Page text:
Record Number of NATO Allies Hit Military Spending Targets

Record Number of NATO Allies Hit Military Spending Targets

President Biden and the NATO secretary general, Jens Stoltenberg, announced on Monday that a record number of allies were meeting their military spending commitments as the two leaders sought to present a robust and unwavering response to Russia’s war in Ukraine.

Mr. Biden and Mr. Stoltenberg met ahead of the annual NATO summit next month in Washington, where member countries are expected to discuss additional measures to help secure long-term security, funding and eventual membership for Ukraine. Mr. Stoltenberg announced on Monday that NATO was prepared to take on a larger role in Ukraine’s security in the meantime.

“I expect that when we meet next month, we will agree to have a NATO role in providing security assistance and training,” Mr. Stoltenberg said. “This will reduce the burden on the United States and strengthen our support to Ukraine.”

That is possible in part because the number of allies meeting their informal commitments to spend at least 2 percent of their gross domestic product on their militaries has soared. When NATO allies made the pledge in 2014, only three members — including the United States — met that mark, Mr. Stoltenberg said. About five years ago, roughly 10 did, he said, and this year more than 20 of the alliance’s 32 members will.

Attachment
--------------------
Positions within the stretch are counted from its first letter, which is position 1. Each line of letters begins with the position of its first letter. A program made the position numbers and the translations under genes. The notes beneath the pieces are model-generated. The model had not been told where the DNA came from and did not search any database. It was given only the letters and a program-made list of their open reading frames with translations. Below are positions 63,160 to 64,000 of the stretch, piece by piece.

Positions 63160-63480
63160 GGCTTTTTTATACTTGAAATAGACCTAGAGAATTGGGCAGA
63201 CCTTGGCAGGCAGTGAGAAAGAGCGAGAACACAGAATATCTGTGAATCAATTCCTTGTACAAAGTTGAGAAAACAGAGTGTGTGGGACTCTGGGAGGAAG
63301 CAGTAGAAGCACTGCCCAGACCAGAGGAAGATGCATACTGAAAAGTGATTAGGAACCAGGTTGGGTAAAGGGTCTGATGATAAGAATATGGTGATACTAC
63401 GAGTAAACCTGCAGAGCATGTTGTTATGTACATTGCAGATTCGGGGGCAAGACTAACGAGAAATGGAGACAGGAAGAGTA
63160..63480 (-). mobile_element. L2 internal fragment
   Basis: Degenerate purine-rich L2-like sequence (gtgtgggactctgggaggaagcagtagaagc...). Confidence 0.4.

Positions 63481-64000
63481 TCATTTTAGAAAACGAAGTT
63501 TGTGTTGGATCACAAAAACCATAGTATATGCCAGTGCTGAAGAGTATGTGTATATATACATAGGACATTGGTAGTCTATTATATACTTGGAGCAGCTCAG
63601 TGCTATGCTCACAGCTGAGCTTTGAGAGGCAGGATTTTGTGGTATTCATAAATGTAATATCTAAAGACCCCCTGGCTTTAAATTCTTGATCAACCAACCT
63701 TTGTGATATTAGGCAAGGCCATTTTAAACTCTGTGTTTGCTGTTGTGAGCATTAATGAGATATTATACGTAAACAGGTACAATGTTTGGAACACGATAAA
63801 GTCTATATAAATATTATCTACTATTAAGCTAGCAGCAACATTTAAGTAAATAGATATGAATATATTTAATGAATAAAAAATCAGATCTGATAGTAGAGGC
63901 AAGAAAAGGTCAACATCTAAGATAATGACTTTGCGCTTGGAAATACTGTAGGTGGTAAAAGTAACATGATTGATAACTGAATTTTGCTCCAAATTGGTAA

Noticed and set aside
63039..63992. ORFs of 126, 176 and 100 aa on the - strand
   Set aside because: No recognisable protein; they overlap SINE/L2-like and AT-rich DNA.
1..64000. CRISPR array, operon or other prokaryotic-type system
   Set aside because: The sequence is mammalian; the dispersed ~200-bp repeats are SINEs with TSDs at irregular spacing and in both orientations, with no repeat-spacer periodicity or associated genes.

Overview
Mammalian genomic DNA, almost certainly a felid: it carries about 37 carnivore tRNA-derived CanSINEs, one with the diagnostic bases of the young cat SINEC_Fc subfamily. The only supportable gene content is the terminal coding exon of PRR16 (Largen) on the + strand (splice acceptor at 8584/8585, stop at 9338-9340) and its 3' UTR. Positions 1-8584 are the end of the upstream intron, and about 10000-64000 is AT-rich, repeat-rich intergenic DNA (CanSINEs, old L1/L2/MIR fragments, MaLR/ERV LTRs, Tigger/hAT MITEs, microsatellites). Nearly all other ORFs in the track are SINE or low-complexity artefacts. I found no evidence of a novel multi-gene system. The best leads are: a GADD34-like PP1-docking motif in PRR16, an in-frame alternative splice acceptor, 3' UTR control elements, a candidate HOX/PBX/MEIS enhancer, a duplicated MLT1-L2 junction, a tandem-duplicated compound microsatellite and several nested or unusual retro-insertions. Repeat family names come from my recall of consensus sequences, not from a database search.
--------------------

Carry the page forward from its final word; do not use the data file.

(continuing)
Mr. Stoltenberg also said allies have increased military spending this year by 18 percent — the biggest jump in decades.

The reassurances from the two leaders come as questions have arisen anew about the alliance and the commitment to Ukraine. Russia has recently made advances on the front lines after a temporary delay in military aid to Ukraine caused by congressional gridlock. And Mr. Biden’s main rival in the November election, former President Donald J. Trump, has expressed skepticism toward assistance for Ukraine and the value of NATO itself.

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